It’s hard to single out the most noteworthy part of the recent sale of a local CVS drugstore.
Maybe it’s the deal’s price tag, certainly the most expensive CVS ever sold locally, and possibly one of the country’s priciest CVS deals ever.
Perhaps it’s the shop’s location on the Strip just south of Sahara Avenue, which positions it as a harbinger of development to come.
Or it could be the store’s status as part of a growing contingent of affordable, neighborhood-style retail amid the city’s biggest concentration of high-end boutiques.
Actually, for all of those reasons, it was an unusual deal when brokers with CBRE completed the sale of the CVS store inside Sky Las Vegas, a high-rise condo building at 2700 Las Vegas Blvd. South.
Start with that closing price. The 14,378-square-foot store — initially listed at $38 million about five months ago — closed for just over $30 million in late March. That’s $2,190 per square foot, or more than five times the $350 to $400 per square foot CVS usually trades at, said Marlene Fujita Winkel, vice president of CBRE Las Vegas’ Private Capital Group.
The price “raised a lot of questions,” Winkel said. “Folks were wondering if they’d find something hidden under it, like gold or diamonds.”
But it was potential riches above-ground that commanded that premium. First, CVS is paying huge rent to be on the Strip, Winkel said. Plus, the company, which opened at the site in 2007, has a 22-year lease, and investors love the security of long rental agreements.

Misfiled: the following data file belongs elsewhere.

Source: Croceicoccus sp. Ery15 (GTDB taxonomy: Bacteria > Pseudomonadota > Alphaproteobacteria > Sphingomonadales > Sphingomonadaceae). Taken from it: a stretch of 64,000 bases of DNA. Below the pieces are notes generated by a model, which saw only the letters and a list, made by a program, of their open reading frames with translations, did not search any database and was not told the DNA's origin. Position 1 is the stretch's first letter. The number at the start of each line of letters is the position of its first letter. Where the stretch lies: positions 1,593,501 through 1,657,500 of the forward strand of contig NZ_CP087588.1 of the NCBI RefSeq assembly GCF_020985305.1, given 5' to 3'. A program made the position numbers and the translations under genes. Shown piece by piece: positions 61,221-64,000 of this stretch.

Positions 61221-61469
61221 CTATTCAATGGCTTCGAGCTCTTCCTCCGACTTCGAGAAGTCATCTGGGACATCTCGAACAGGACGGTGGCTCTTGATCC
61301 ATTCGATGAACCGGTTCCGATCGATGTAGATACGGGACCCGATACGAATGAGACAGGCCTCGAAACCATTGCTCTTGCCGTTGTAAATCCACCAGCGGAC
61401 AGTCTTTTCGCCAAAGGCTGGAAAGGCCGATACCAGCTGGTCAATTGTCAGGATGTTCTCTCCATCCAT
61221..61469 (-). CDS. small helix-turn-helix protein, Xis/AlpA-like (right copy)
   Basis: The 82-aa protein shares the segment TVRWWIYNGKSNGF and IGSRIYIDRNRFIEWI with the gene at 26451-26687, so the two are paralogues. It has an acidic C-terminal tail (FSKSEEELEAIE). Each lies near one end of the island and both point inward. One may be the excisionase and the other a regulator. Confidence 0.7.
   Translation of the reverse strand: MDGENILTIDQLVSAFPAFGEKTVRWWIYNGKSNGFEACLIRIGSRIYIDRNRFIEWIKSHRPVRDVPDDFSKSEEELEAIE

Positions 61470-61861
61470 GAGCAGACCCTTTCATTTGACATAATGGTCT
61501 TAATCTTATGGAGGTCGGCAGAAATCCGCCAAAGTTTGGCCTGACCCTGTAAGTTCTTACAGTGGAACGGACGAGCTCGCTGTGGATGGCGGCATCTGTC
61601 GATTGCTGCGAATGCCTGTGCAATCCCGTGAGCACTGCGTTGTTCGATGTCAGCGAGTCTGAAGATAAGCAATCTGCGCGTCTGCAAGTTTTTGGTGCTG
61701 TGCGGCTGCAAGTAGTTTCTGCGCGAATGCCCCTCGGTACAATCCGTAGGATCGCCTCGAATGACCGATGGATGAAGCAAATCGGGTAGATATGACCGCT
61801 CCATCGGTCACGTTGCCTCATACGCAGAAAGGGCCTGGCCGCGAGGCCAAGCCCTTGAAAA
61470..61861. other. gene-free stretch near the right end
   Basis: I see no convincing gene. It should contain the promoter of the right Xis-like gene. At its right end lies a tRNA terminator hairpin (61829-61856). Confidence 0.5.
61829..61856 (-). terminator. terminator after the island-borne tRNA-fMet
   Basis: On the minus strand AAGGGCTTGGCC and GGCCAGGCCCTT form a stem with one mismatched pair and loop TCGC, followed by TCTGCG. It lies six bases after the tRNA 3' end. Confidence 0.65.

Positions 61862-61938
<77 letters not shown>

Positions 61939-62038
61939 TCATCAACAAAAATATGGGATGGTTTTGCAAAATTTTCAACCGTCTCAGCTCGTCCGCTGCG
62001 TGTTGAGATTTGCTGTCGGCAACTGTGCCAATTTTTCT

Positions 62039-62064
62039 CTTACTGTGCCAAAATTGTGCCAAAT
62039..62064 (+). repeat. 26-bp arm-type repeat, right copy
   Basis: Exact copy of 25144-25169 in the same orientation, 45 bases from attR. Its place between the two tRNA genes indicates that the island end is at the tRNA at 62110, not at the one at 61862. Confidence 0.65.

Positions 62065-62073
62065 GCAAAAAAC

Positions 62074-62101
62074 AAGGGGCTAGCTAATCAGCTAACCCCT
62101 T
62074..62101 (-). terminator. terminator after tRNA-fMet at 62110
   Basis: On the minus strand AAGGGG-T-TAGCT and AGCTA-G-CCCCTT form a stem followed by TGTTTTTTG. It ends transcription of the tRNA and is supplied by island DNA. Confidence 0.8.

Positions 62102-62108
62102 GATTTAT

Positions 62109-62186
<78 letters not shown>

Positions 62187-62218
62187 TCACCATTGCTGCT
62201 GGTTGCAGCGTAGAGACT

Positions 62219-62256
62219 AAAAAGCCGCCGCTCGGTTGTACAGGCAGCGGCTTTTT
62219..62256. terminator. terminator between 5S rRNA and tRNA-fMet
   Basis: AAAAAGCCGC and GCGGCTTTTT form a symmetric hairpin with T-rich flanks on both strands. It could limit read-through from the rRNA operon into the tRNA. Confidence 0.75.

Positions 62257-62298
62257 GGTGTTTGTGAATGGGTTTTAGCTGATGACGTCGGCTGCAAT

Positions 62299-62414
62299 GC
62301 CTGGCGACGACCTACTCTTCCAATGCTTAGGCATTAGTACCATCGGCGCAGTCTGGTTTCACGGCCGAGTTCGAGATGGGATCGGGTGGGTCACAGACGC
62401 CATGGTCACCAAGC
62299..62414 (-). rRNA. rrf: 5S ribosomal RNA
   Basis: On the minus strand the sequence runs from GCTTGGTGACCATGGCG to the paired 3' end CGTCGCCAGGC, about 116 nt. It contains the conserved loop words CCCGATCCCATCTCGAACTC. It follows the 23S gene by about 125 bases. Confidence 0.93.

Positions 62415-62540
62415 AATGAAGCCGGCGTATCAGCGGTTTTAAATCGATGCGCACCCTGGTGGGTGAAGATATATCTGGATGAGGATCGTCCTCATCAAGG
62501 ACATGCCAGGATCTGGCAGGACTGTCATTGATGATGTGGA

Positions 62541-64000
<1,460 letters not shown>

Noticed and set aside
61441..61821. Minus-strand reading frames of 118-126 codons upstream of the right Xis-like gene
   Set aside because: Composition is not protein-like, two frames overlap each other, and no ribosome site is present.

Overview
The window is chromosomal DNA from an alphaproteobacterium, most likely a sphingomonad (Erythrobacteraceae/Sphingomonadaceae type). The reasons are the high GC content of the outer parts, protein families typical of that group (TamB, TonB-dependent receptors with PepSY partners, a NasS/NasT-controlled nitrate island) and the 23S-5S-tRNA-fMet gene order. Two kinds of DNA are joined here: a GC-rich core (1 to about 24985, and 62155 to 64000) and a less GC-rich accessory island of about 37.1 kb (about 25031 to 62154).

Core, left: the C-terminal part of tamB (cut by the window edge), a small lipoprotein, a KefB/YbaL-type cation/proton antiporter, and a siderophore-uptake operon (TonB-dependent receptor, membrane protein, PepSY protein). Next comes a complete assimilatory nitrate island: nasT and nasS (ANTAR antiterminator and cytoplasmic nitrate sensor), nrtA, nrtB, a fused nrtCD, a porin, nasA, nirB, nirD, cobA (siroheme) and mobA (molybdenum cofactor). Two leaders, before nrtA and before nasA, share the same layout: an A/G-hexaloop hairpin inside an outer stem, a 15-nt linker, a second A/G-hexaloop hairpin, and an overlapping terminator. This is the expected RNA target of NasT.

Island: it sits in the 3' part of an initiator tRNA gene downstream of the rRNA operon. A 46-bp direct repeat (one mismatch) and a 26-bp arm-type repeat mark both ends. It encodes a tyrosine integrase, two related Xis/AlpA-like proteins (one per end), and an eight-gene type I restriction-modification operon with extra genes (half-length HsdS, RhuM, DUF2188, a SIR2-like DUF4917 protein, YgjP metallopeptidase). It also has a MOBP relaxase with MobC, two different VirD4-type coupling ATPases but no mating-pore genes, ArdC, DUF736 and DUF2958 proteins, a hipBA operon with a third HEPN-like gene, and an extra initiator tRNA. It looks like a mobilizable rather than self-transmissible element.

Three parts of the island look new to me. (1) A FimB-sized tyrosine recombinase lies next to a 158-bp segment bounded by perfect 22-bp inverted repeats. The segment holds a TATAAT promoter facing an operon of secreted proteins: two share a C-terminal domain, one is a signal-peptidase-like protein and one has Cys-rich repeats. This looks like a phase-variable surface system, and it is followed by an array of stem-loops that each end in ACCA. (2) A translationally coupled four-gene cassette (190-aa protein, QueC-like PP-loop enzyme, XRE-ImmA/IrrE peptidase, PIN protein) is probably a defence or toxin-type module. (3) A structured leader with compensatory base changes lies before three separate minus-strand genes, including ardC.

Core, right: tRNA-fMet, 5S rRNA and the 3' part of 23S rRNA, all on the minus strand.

That long-term lease isn’t the only forward-thinking angle that interested investors.
Matt Bear of CBRE represented the buyer, Capital Square Acquisitions LLC, a real estate management and development firm based in Virginia. Bear said Capital Square invested in the space because its executives expect economic conditions on the north end of the Strip to “radically improve” in coming years.
Winkel said the location’s potential has received good press since Genting Group of Malaysia announced a year ago that it would buy the moribund Echelon and transform it into Resorts World Las Vegas within half a decade.
“People were struggling for several years to gain momentum in the area. Then Genting made its announcement, and SLS Las Vegas (the former Sahara) got underway,” she said. “All of this activity will help make this property even more valuable in coming years.”
CBRE’s Charles Moore, who worked with Winkel to represent seller Sky Las Vegas Condominiums Inc., said the stalled Fontainebleau across the street didn’t help the property’s image, either. But with construction picking up elsewhere on the Strip, people believe that “at some point, something will happen” with the site.
The CVS deal is also part of a growing everyday feel for retail on the Strip. The shopping sector is undergoing a renaissance along the resort corridor, as operators including Caesars Entertainment and MGM Resorts International build new retail and entertainment plazas to offer consumers something new. Neighborhood retailers could come on strong as the sector evolves.